How to use Sonos as a home cinema system

Sonos Home Cinema Range
(Image credit: Sonos)

While we might all love the idea of an AV amplifier powering 11 individual speakers, few of us have the space or appetite for all of the associated cable spaghetti – that's why home cinema systems that include any combination of wireless speakers, virtual surround, and Atmos are so popular. 

Sonos is arguably the best in this area, thanks to its superb wireless technology, ease of use, and the variety of speakers and configurations available. What's more, you can start small with Sonos, with just a soundbar, and then add to that as you see fit.


In the world of home cinema setups, you’ll see a lot of numbers such as 5.1 or 5.1.2 used to describe the speaker configuration used in a system. 

In the simplest terms, the first number denotes the number of ear-level speakers – the left, centre, right and surround channels. The second number represents the number of subwoofers present, while the third number tells you how many above-ear-level speakers there are. 

For example, a 5.1.2 system means that there are five ear-level speakers, one sub, and two above-ear-level speakers. In an ideal setup, these above-ear speakers would be placed in the ceiling, firing downwards to give a sense of height to the sound. Of course, this is not something that can be easily achieved so brands such as Sonos use other techniques to create this vertical element of the audio, such as including upward-firing drivers that are essentially designed to ‘bounce’ sound off the ceiling.

Due to the ‘virtual’ effect of spatial audio being produced, Sonos considers the Sonos Arc to be a 5.0.2 system and the Sonos Beam Gen 2 a 3.0.2 system. The Sonos Ray and Sonos Amp are trickier – Sonos likes to think of them as 3.0 systems but they only have two physical channels, with the centre being recreated through processing. We think it’s overall fine to think of them both as 3.0 devices when system building despite these caveats.

Some possible configurations

Add a sub to any of these configurations to change the second digit from 0 to 1.

  • 3.0 – Ray or Amp
  • 3.0.2 – Beam Gen 2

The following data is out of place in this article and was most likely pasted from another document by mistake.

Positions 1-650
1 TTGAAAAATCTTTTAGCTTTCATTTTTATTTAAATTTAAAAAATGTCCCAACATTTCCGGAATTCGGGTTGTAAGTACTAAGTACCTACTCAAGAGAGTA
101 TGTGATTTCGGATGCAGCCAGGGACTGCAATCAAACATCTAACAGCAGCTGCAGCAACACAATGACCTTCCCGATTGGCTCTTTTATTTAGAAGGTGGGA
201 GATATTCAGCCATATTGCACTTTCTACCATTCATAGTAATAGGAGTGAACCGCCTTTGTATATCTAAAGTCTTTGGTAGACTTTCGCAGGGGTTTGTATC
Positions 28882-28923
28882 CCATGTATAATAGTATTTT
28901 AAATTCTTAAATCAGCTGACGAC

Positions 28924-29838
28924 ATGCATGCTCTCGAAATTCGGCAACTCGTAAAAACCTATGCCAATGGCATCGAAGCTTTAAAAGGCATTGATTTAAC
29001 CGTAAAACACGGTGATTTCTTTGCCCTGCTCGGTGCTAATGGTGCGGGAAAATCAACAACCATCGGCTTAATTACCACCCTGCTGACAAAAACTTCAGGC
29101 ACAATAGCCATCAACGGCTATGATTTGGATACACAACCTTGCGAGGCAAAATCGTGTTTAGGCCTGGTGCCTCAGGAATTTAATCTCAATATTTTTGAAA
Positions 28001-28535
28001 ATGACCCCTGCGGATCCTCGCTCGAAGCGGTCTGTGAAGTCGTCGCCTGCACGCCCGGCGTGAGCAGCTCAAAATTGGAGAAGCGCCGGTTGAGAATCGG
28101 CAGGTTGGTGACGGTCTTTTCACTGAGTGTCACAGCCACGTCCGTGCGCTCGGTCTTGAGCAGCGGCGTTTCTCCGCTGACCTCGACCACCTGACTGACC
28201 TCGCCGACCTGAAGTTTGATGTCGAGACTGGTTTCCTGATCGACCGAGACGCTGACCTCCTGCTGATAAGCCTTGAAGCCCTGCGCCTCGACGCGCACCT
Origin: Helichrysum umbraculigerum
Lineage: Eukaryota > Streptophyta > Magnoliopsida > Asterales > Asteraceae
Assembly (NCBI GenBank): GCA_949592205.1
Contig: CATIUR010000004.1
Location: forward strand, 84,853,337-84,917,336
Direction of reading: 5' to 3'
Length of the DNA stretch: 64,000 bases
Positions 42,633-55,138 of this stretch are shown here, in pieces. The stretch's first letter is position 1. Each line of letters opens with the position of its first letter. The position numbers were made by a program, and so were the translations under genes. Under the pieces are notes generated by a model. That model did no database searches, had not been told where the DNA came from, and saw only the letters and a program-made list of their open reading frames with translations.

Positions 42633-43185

• 5.0 – Ray or Amp + a pair of One, One SL, Five or Era 100 speakers
  • 5.0.2 – Arc on its own
  • 5.0.2 – Beam Gen 2 + a pair of One, One SL, Five or Era 100 speakers
  • 5.0.4 – Beam Gen 2 + a pair of Era 300 speakers
  • 7.0.2 – Arc + a pair of One, One SL, Five or Era 100 speakers
  • 7.0.4 – Arc + a pair of Era 300 speakers

Starter Products

Sonos soundbar family

Sonos Arc, Beam, and Ray soundbars (Image credit: Sonos)

When starting your Sonos home cinema system, a few products should be considered first as the foundation of the setup. 

We would recommend you start things off with one of Sonos’ soundbars – the Ray, Beam Gen 2, and Arc – or the Sonos Amp. 

As we mentioned, Sonos describes the Arc as a 5.0.2 system, the Beam Gen 2 as a 3.0.2 system, and the Ray and Amp as 3.0 systems, so this is worth considering depending on how many channels of audio you want or desire. 

Let’s take a look at what separates each bar. The Ray is Sonos’ entry-level bar, offering two mid-woofers and two tweeters, and measures 56 cm (almost 22 inches). We gave the Ray a solid four-star review when we tested it out. 

The Beam Gen 2 is a step up from the Ray and features four mid-woofers alongside a central tweeter. This bar measures 65 cm (just under 26 inches) and earned a full five-star rating in our in-depth review.

The Arc is Sonos’ flagship soundbar, packing in eight elliptical mid-woofers and three angled tweeters. Measuring in at 114 cm (almost 45 inches) the Arc is a big bar, and will pair best with a TV screen that's 55 inches or more.